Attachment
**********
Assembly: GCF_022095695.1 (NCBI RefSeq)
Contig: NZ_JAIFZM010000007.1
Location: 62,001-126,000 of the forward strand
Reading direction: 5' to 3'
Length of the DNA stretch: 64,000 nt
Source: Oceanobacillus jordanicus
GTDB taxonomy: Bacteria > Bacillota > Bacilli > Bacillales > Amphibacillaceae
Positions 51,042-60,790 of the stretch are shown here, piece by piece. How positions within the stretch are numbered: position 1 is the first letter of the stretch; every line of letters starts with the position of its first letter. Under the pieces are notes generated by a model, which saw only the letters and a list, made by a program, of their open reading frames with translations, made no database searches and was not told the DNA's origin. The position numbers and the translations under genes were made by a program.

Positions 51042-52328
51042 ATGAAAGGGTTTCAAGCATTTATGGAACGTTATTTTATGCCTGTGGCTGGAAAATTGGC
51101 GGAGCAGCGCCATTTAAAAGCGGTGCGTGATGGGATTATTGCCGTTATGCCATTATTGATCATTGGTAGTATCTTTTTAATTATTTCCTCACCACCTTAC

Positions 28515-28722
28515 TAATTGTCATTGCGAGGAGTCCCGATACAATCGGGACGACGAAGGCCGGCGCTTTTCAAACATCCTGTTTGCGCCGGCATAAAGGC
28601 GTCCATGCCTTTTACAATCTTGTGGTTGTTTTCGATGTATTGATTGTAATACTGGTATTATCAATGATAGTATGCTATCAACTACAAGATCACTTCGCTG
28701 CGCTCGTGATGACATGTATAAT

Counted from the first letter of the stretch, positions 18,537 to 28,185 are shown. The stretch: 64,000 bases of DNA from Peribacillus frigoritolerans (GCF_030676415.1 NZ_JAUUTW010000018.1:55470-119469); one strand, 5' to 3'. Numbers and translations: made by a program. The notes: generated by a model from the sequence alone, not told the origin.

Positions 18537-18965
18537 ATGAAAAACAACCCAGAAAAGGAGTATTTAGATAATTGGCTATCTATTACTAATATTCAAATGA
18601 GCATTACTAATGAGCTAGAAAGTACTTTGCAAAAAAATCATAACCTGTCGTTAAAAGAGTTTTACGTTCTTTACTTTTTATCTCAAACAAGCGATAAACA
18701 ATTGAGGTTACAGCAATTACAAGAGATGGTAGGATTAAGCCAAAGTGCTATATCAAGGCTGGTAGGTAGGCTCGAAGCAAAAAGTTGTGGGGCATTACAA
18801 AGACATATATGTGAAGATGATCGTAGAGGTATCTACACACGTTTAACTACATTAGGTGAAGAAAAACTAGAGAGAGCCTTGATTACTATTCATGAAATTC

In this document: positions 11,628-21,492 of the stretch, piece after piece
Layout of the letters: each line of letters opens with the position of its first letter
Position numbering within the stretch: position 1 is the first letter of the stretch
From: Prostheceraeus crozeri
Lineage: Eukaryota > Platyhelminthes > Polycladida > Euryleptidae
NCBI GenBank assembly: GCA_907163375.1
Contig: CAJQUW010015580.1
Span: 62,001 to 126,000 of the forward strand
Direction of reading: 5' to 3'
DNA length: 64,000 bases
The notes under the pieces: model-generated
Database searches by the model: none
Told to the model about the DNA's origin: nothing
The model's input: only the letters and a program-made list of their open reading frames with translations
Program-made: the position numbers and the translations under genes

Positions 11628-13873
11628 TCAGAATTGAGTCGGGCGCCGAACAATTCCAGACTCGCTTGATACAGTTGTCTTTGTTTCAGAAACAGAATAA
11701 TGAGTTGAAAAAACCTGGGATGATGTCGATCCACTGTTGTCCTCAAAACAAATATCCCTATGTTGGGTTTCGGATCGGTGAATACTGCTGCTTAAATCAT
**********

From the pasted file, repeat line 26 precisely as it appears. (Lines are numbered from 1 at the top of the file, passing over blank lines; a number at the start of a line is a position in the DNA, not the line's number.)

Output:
Lineage: Eukaryota > Platyhelminthes > Polycladida > Euryleptidae